Without reading about the TILT model, it seems that it would be more attuned for new construction rather than infill and would probably be more akin to a residential area such as WGV or Nocatee or even Oakleaf as a way to incorporate actual commercial use in the neighborhood instead of having a cluster just on the outside.
The article seemed to really be about residential development, not business or commercial. Essentially, if I wanted to tear down my single family home and build a 4-story apartment building, I could be sure that under current zoning practices, the neighborhood would always find a way to stop it unless they could be compensated in some way, such as TILTs.
I thought the core idea of tax-sharing was interesting and might apply to non-residential development being blocked by residents: if Mellow Mushroom became a success and if all the free parking around the Shoppes area was converted to pay parking, then all homeowners within, say, 5 blocks of Mellow Mushroom would be entitled to a portion of the business taxes and parking fees for a period of, say, 5 years.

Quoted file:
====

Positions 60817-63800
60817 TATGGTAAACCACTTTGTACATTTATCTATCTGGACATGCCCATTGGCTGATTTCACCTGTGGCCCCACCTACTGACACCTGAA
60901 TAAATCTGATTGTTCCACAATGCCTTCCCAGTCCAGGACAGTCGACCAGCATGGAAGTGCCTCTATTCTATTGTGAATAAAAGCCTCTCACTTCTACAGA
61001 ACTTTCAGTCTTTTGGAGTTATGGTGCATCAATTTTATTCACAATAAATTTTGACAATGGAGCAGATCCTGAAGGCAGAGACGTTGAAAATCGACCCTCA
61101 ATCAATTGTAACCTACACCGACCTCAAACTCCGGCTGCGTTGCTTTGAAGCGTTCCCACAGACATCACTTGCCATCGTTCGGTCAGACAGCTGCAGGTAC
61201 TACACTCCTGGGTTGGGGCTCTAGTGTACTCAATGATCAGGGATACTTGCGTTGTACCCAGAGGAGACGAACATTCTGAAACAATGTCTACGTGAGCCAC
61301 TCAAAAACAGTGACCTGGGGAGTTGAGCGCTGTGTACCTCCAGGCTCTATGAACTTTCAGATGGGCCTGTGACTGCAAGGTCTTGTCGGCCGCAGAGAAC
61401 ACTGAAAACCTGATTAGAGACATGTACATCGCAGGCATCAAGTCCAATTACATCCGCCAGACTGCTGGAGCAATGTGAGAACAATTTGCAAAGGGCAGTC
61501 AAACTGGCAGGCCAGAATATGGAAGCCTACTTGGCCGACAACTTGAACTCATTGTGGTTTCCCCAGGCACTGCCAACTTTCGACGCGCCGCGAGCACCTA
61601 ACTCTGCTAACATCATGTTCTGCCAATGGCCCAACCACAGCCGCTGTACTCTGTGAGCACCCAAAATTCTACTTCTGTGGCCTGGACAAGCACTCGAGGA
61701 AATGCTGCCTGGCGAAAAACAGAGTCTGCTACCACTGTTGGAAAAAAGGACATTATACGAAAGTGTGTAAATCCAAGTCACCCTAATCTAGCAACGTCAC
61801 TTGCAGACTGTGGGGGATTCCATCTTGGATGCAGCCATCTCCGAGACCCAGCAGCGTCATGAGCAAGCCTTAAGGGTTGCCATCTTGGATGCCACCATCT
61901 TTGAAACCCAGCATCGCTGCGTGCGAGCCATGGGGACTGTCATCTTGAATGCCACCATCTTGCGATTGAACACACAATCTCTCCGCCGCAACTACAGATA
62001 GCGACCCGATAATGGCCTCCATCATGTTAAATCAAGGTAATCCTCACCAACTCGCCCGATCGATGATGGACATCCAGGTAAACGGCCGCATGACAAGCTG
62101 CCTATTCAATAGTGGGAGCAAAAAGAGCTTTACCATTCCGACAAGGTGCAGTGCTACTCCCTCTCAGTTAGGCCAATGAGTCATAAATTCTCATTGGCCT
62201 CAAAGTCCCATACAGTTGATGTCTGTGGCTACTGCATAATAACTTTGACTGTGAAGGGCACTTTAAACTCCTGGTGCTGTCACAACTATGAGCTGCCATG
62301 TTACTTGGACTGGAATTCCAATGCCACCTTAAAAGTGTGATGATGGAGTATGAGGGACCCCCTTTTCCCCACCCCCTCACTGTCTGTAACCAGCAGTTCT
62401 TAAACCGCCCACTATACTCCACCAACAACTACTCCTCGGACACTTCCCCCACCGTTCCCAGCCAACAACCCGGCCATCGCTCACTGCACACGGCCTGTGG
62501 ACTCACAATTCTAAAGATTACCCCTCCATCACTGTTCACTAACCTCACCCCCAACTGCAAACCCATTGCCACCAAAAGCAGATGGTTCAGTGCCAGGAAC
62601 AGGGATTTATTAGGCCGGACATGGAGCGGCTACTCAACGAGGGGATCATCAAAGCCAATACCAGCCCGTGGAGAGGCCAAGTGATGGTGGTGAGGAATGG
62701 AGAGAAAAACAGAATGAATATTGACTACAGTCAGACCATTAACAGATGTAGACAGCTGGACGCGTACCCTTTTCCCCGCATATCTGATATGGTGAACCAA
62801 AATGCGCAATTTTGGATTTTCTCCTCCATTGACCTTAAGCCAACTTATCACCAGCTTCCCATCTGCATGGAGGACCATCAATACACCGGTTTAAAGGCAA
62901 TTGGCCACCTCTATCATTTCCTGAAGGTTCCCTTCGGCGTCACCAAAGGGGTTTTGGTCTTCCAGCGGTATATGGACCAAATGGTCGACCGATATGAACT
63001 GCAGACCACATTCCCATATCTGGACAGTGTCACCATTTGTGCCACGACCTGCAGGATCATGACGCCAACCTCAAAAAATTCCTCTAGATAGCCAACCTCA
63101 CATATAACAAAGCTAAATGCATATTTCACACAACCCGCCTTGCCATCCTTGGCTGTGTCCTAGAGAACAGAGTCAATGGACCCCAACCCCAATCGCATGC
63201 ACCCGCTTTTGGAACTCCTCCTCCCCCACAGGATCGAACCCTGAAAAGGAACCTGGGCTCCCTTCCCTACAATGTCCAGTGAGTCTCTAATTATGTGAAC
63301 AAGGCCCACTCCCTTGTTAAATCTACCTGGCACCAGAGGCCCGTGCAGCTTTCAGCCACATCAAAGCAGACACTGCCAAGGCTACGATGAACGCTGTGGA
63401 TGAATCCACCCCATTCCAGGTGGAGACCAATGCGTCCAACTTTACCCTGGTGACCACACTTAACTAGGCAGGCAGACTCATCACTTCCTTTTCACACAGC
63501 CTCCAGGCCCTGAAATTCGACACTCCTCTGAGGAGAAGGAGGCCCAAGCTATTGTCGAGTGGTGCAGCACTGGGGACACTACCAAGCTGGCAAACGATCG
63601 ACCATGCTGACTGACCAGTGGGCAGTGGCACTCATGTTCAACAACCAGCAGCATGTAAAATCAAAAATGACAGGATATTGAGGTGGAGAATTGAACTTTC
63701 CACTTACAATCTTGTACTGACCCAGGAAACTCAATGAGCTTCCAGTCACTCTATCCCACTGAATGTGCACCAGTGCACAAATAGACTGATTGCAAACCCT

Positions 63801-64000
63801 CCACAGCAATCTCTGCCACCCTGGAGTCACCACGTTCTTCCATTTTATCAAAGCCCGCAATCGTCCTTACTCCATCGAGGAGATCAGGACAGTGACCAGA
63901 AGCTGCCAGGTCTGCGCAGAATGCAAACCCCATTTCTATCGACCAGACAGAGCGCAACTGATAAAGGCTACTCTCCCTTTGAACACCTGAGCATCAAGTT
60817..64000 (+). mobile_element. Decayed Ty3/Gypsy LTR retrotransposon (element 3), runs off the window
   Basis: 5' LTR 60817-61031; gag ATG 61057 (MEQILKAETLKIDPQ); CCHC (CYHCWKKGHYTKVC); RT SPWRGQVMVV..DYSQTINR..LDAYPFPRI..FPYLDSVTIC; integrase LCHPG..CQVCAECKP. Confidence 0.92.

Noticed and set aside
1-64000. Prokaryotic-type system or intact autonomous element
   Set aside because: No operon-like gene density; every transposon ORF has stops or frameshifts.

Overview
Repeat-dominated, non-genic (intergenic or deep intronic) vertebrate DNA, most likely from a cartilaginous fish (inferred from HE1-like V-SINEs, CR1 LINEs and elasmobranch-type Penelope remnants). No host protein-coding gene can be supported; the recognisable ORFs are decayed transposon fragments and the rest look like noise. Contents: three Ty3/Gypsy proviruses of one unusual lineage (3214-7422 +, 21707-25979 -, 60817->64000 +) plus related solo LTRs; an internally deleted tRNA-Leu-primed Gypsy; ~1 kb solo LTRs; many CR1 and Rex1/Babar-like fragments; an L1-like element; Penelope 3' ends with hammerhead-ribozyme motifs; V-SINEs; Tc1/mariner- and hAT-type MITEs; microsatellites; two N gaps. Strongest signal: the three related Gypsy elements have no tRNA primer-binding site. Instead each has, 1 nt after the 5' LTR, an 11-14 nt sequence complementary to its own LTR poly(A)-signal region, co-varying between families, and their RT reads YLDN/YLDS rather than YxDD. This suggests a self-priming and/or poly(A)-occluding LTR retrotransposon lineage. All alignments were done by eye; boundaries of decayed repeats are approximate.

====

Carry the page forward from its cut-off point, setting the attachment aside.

I'm usually skeptical of libertarian solutions as being too simplistic and under-counting how difficult collective action is, but this sounded solution sounded reasonable so I thought I'd post it.